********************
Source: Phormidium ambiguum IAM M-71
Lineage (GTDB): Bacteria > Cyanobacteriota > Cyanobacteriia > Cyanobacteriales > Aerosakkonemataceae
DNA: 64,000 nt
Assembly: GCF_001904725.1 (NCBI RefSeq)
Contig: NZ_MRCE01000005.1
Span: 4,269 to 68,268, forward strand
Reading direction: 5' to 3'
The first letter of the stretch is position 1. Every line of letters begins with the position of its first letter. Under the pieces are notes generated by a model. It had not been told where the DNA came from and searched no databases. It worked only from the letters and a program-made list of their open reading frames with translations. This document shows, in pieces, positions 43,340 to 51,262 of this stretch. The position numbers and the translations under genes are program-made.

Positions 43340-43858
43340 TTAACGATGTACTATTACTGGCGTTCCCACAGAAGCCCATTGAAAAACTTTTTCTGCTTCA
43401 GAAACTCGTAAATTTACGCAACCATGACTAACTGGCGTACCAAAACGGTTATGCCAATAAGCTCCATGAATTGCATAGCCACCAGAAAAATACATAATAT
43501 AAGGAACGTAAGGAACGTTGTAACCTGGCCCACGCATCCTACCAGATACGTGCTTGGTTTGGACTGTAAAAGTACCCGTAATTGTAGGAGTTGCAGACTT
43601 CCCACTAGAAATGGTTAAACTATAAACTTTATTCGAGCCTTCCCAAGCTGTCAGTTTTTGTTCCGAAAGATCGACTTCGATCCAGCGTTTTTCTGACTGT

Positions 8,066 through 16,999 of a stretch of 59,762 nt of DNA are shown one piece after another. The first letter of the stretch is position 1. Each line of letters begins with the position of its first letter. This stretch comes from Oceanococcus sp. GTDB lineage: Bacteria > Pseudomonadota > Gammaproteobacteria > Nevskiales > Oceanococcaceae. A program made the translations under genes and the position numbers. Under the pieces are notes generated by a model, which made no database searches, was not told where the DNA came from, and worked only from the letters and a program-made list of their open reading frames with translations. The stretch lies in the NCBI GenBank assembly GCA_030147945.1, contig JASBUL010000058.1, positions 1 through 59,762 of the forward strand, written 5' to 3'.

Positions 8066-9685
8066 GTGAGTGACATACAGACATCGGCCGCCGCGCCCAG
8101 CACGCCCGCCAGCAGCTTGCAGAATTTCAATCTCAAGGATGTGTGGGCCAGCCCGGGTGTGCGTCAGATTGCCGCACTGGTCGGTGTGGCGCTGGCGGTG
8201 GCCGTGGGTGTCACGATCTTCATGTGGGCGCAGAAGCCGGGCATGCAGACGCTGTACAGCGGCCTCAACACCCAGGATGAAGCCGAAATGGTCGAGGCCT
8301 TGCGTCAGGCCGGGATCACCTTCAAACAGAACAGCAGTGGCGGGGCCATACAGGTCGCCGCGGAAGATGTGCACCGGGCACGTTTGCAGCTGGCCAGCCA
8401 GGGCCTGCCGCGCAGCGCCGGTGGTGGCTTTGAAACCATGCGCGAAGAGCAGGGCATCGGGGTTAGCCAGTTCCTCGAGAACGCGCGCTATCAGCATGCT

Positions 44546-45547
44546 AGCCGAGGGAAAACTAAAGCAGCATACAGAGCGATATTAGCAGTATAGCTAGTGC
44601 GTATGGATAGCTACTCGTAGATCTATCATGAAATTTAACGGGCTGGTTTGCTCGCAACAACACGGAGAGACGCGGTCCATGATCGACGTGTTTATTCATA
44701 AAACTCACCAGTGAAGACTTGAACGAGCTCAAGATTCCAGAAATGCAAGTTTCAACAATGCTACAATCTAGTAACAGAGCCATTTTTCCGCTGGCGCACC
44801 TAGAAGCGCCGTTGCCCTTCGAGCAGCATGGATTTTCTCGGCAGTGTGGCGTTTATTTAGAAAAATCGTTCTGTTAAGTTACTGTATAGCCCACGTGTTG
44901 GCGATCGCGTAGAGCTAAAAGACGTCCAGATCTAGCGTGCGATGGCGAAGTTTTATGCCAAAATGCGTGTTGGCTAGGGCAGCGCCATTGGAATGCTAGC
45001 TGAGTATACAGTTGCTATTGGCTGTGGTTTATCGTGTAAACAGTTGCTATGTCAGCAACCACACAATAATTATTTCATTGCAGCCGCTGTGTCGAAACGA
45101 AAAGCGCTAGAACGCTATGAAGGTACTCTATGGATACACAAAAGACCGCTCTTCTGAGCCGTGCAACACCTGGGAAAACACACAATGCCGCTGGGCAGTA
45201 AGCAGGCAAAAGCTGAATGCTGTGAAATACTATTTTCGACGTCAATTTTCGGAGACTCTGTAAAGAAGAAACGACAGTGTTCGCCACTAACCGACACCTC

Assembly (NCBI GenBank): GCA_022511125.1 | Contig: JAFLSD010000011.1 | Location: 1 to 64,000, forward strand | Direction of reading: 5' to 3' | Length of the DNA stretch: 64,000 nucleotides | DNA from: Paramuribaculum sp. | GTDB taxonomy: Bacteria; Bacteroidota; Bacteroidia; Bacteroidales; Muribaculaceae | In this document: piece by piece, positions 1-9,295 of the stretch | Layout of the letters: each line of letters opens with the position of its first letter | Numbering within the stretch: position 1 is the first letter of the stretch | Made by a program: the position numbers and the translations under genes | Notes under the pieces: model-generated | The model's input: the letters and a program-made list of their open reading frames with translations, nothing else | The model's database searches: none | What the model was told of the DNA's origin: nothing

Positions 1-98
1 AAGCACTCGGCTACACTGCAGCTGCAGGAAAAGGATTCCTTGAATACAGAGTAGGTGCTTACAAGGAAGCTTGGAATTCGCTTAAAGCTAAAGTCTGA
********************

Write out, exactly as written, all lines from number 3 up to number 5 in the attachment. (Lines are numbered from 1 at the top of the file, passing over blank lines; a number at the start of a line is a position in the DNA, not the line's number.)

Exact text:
DNA: 64,000 nt
Assembly: GCF_001904725.1 (NCBI RefSeq)
Contig: NZ_MRCE01000005.1